Electrolytes are essential substances required for an optimal work of the bodily functions.
When the electrolytes are dissolved in water they produce electrically-conductive solution. These involve sodium, calcium, magnesium, chloride, bicarbonate, hydrogen phosphate and potassium.
These are the most important functions of electrolytes in the body:
- Sodium – it maintains the fluid balance, assists the muscle contractions and nerve signaling.
- Calcium – it improves the creation and maintenance of teeth and bones, helps with muscle contraction, cell division and nerve signaling prevents blood clots.
- Magnesium – It promotes bone strength and building, supports proper heart rhythm, helps in muscle contraction, helps digestion, lowers anxiety, balances the protein fluid and assists the function of the nerves.
- Chloride – manages a fluid balance.
- Potassium – it promotes proper function of the muscles, heart contraction and regulates the blood pressure.
These substances are found in the bodily fluids including blood, sweat, urine and when dissolved in water, their electrical charge will separate positively and negatively charged ions. Through chemical exchanges, the nerves signal other nerves, dependent of oppositely charged ions, inside and outside the cells.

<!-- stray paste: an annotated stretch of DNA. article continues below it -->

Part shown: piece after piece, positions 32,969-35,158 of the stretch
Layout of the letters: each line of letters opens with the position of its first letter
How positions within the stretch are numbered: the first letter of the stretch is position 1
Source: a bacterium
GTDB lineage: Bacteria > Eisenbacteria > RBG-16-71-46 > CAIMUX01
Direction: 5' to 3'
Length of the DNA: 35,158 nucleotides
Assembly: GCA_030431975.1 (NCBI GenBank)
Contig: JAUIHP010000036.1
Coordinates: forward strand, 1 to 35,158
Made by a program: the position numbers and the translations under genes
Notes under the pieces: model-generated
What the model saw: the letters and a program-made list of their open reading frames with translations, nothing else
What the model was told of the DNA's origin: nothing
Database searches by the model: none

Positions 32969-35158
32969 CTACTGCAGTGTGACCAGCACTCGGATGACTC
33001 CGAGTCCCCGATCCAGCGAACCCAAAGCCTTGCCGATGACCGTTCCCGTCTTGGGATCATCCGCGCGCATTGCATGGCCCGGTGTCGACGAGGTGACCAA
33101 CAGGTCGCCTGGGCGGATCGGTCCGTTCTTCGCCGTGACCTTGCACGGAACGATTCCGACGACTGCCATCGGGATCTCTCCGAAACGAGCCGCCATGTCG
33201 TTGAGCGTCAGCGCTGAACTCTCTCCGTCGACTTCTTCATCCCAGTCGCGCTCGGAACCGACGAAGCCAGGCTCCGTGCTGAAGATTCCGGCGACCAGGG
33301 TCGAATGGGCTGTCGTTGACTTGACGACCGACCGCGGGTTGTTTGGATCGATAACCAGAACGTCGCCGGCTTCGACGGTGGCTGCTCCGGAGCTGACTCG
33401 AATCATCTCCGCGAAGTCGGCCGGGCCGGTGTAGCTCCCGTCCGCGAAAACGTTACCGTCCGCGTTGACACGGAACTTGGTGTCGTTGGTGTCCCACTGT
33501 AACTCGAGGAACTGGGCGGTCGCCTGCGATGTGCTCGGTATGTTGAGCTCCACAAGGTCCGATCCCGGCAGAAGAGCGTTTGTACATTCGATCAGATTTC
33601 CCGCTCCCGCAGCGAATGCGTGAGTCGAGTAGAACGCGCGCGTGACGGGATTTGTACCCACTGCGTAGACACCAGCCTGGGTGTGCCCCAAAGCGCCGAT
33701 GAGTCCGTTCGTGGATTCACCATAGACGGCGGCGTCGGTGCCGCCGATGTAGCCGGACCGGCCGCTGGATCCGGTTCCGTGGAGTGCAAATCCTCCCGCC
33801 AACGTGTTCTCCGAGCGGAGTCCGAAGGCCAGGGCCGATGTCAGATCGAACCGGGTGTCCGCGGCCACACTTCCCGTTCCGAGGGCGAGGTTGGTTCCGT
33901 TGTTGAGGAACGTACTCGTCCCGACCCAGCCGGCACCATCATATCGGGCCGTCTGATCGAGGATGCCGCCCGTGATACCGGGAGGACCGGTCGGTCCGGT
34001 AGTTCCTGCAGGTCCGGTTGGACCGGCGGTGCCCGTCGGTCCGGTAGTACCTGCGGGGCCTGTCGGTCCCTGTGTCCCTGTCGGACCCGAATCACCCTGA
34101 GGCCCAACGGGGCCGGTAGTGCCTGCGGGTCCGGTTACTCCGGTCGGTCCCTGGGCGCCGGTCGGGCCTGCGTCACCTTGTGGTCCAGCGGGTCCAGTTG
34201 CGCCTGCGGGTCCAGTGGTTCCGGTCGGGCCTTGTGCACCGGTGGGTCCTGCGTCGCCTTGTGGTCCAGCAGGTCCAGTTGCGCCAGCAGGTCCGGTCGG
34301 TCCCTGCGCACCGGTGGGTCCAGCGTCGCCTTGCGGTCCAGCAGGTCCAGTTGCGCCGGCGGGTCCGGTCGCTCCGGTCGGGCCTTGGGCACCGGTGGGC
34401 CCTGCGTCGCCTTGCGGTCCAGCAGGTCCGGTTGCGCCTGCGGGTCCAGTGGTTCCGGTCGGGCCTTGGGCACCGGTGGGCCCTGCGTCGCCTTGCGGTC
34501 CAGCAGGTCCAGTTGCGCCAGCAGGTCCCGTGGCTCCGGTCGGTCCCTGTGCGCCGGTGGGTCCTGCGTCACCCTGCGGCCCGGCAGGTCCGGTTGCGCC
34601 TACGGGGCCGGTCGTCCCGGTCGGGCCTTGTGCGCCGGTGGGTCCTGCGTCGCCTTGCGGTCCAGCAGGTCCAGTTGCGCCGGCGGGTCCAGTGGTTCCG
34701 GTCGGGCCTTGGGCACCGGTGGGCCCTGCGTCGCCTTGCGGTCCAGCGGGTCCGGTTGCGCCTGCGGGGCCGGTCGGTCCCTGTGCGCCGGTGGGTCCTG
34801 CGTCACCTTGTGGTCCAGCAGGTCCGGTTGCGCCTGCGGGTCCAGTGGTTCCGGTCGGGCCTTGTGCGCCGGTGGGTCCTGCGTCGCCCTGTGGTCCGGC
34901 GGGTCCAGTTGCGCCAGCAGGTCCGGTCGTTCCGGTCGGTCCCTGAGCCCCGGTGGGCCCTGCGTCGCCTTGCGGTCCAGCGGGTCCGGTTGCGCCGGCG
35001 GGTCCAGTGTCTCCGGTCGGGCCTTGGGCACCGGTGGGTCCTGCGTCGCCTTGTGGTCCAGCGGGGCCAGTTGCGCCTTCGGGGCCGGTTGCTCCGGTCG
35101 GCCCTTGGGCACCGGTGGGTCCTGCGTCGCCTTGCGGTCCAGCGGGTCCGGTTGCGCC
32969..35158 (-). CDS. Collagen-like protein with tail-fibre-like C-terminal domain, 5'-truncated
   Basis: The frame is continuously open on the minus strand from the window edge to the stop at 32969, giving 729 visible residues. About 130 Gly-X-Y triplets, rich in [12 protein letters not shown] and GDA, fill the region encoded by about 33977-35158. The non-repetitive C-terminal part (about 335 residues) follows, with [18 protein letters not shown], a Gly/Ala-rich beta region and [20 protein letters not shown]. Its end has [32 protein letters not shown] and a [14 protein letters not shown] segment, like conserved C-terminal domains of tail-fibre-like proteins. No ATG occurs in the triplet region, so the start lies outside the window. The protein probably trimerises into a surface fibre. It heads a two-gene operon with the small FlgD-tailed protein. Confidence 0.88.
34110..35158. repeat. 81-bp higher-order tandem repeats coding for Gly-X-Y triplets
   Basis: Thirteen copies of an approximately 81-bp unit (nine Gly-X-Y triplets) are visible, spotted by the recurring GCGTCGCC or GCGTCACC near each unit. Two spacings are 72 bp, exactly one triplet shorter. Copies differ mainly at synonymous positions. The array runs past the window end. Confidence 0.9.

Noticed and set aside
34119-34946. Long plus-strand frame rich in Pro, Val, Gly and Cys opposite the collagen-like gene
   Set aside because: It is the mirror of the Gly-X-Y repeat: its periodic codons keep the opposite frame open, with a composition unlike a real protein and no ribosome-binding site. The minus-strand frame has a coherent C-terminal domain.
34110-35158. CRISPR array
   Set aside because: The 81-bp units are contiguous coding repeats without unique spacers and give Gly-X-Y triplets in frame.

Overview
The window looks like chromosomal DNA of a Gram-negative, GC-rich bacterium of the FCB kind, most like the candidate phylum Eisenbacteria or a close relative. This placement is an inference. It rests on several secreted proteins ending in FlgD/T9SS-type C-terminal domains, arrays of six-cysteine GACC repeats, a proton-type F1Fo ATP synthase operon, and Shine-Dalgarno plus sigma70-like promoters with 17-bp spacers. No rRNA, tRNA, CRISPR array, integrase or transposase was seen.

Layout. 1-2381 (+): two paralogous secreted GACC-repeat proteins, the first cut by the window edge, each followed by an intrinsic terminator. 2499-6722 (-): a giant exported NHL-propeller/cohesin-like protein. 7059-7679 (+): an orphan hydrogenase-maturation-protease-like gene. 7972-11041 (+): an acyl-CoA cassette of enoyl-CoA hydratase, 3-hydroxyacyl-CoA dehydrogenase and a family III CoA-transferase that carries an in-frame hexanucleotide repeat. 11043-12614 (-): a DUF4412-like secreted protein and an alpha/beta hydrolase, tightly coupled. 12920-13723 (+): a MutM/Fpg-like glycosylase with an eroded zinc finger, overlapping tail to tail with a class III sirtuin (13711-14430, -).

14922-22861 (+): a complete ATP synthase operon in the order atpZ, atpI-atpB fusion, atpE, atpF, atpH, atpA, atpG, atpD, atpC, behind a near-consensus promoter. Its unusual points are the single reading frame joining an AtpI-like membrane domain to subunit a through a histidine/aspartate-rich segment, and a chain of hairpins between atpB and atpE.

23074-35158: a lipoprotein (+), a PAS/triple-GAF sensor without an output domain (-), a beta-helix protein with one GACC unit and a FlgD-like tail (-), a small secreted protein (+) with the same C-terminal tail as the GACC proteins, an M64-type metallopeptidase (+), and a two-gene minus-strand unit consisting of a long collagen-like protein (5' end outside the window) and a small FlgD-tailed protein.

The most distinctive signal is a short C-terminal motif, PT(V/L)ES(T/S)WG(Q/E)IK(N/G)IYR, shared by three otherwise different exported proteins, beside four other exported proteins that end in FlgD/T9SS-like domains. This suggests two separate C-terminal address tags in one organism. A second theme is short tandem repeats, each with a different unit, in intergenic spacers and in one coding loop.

The electrolyte imbalance can be a result of:
- Improper absorption of nutrients, due to digestive or intestinal issues
- Unhealthy diet
- Antibiotics use (corticosteroid hormones, diuretics and many types of medication)
- Sickness (sweating, high fever, vomiting, diarrhea which may result in loss of fluid and dehydration).
- Other medication (drugs for hormonal disorders, heart diseases and cancer).
- Endocrine disorders or hormonal imbalance.
- Kidney damage or disease (kidney remove magnesium, potassium, sodium and regulate chloride in the blood).
- Chemotherapy treatments (this can cause calcium deficiency, electrolytes deficiencies and disruption in potassium levels).
Symptoms of electrolyte imbalance:
- Bones problems
- Pain in the joints and numbness
- Cramps, diarrhea or constipation
- Irregular blood pressure
- Irregular heartbeats
- Muscle aches, spasms, weakness and twitches
- Fatigue (chronic symptom)
- Appetite and weight fluctuations
- Dizziness (when standing up suddenly)
- Overall confusion and difficulties concentrating
If you have experienced some of the symptoms previously mentioned, you should estimate your electrolyte levels, urine and blood test as well as EKG test to find the right cause of these symptoms.
For more severe deficiencies, you should do some ultrasound and X-rays on the kidneys.
You experience electrolyte deficiency if the values are lower or higher than normal per liter of blood:
- Sodium: 136 – 145 mEq/L
- Calcium: 5-5.5 mEq/l
- Magnesium: 1.5-2.5 mEq/L
- Chloride: 97-107 mEq/L
- Potassium: 5-5.3 mEq/
- Anxiety and trouble sleeping – the reduced levels of magnesium can cause tiredness, difficulty sleeping, muscle spasms, increased heartbeats and night sweats.